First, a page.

I had connections with a number of people who played a key role in the civil rights movement in Northern Ireland in 1968-69. One was Gerry Lawless and his old Irish Workers’ Group which, despite some of its flaws, included as members both Michael Farrell, who was the key person in leading People’s Democracy (PD) in Belfast, and Eamonn McCann in Derry, who played a central role there from October 1968 to August 1969. Through McCann we got quite close connections with Bernadette Devlin. She became famous when, as an MP newly elected to the Commons on a civil rights ticket (17 April 1969), she crossed the benches and punched Reginald Maudling, the Tory minister. The British state happily deals out repression. It does not expect to be confronted in its own home. Bernadette Devlin did several meeting tours with us, and her meetings were always very well attended.
Michael Farrell’s relationship with us was close in the period 1969-70. He spoke at one of our conferences. We took collections for PD. I remember a discussion I had with him and some other people at my house in early 1969. It was just after the Burntollet march, where the civil rights marchers were ambushed and beaten up by several hundred Loyalist bigots, including a number of part time police of the B-Specials. At that time Farrell and Devlin, as well as McCann, were strongly committed to the idea of building a non-sectarian revolutionary movement in Northern Ireland, but they were enormously confused as to what to do. This is shown by an interview they did for New Left Review. They did not, for instance, seem to want to say anything about the border. I failed to convince Farrell that they had to say something about it, to find ways of putting across an argument against partition which linked national and working class issues in a way that could build support among workers in the South and so find a bridge to Protestant workers in the North.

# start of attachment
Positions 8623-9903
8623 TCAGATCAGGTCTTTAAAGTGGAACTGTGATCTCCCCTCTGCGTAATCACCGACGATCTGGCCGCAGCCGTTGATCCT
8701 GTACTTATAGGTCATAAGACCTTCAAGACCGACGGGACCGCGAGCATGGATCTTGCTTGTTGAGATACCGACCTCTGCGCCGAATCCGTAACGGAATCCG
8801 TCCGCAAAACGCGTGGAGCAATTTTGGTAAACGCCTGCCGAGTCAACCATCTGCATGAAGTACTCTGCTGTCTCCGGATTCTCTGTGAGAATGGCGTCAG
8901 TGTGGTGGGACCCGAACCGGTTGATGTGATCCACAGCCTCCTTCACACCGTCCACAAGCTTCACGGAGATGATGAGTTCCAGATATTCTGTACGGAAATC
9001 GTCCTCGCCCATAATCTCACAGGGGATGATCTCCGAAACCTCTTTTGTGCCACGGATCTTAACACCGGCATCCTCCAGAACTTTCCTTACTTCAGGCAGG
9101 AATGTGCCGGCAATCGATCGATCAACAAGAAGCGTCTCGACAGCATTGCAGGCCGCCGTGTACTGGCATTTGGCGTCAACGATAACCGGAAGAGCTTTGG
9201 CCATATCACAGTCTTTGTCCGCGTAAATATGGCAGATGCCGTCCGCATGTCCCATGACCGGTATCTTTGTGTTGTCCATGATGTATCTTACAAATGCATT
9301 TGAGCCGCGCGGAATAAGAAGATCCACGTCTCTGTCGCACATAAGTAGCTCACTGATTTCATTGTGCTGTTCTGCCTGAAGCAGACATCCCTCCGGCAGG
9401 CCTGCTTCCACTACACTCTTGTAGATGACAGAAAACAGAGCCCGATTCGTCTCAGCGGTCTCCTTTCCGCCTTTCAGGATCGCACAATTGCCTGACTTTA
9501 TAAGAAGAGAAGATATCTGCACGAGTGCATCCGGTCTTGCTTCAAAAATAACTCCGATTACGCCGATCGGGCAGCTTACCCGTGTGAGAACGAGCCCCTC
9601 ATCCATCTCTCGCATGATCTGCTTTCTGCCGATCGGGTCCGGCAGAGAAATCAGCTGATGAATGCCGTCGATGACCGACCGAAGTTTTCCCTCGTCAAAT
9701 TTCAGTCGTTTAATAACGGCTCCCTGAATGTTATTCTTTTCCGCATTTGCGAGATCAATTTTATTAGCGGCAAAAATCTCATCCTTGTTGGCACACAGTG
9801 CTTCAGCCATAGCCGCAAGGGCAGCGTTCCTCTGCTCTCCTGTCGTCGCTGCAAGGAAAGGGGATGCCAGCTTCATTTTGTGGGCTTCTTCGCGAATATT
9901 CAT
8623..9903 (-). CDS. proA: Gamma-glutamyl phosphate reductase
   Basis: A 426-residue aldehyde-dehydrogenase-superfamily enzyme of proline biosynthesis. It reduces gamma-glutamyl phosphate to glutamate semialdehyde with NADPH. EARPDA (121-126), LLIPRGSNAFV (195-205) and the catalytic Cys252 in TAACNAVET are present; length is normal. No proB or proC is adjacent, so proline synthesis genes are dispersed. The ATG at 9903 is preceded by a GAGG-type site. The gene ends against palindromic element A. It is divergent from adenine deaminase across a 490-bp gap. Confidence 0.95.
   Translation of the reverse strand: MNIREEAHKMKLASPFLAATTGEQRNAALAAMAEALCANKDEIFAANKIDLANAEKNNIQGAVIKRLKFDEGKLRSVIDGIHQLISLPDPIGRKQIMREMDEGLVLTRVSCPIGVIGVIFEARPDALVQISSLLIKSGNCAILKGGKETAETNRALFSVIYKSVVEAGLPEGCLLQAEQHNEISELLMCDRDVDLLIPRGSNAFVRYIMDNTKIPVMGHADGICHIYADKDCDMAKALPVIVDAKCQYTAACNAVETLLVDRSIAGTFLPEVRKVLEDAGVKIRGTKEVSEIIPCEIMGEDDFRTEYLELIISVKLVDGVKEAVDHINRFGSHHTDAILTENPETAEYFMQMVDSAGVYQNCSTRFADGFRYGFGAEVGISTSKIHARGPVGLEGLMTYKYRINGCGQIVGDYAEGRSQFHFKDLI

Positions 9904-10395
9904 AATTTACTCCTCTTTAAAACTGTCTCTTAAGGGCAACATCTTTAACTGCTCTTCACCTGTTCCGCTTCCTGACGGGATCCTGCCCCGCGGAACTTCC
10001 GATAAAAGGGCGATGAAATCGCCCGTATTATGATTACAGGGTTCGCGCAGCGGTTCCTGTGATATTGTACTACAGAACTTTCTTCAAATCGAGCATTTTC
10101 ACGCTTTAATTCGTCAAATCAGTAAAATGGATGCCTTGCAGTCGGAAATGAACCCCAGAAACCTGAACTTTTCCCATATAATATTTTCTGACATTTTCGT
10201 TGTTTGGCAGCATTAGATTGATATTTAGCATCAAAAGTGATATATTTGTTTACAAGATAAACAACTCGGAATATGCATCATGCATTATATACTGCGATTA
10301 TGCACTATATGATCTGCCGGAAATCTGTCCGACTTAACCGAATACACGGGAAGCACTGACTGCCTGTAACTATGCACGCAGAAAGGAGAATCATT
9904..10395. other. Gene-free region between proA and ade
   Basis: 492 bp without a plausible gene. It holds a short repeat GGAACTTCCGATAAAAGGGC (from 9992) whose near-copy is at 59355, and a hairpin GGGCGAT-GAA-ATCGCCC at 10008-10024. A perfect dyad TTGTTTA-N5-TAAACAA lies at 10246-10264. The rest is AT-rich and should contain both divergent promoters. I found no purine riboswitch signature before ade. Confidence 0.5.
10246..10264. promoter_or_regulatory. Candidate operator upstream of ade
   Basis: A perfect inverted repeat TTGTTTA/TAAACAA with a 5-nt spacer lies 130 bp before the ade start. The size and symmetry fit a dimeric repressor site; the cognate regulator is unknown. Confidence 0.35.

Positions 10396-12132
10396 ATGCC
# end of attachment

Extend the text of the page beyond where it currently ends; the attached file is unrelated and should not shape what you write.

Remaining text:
For a successful revolutionary strategy these issues could not be ducked. On the surface it is true that the problems the workers in the South face – bad working conditions, poor housing, poor social services – have no direct relation to the presence of British troops in the North. Equally it appears, superficially, that the fight for civil rights for Catholics in the North also does not relate to the day to day struggle of workers in the South. Yet the issues of the border and of class politics are inextricably linked because the hold of reaction in the South is reinforced through Green nationalism. In the North the sectarian division of Protestant and Catholic workers because of partition damages the interests of both groups.
Thus Green nationalism has no attraction for Protestant workers in the North, who do not see why they should aspire to a united Ireland. With the Green Tories ruling Dublin, why should the Protestant workers of Belfast wish to join them? Home rule looks like Rome rule. This leads Protestant workers to identify their interests with the British state and its symbols, such as the monarchy. In the South workers are also held back. When I lived in Dublin (1947-52) I remember visiting a number of trade union offices, and I was really shocked to see at their entrance a statue of the Madonna and the infant Jesus. How could a Protestant worker, or an atheist or agnostic worker, find himself at home in such a place?
The civil rights movement could not avoid these questions and succeed. To demand civil rights for Catholics, in other words equality between Catholics and Protestants in job opportunities, housing, etc, also would not convince Protestant workers to aspire to join the Catholics if it looked as though it would be merely the sharing of misery. Catholic workers’ advance under such conditions looks as if it is at the cost of Protestant workers.
To break down the walls of the Catholic ghetto in the North one has to mobilise the workers in the South on class issues that challenge the power of the Green Tories and the Catholic church. The route connecting the Shankill Road and the Falls Road goes through Dublin (the Shankill Road is the centre of the Belfast Protestant working class, while the Falls Road is the centre of Belfast’s Catholic workers).
Michael Farrell paid lip service to Marxism, to the working class, to the need to unite Protestant and Catholic workers. Alas, in reality, he did not go beyond the civil rights movement in the North. This movement in itself was only a reformist movement that, in the end, could not break through the walls of the ghetto to unite Catholic and Protestant workers, to unite the workers of the South and the North.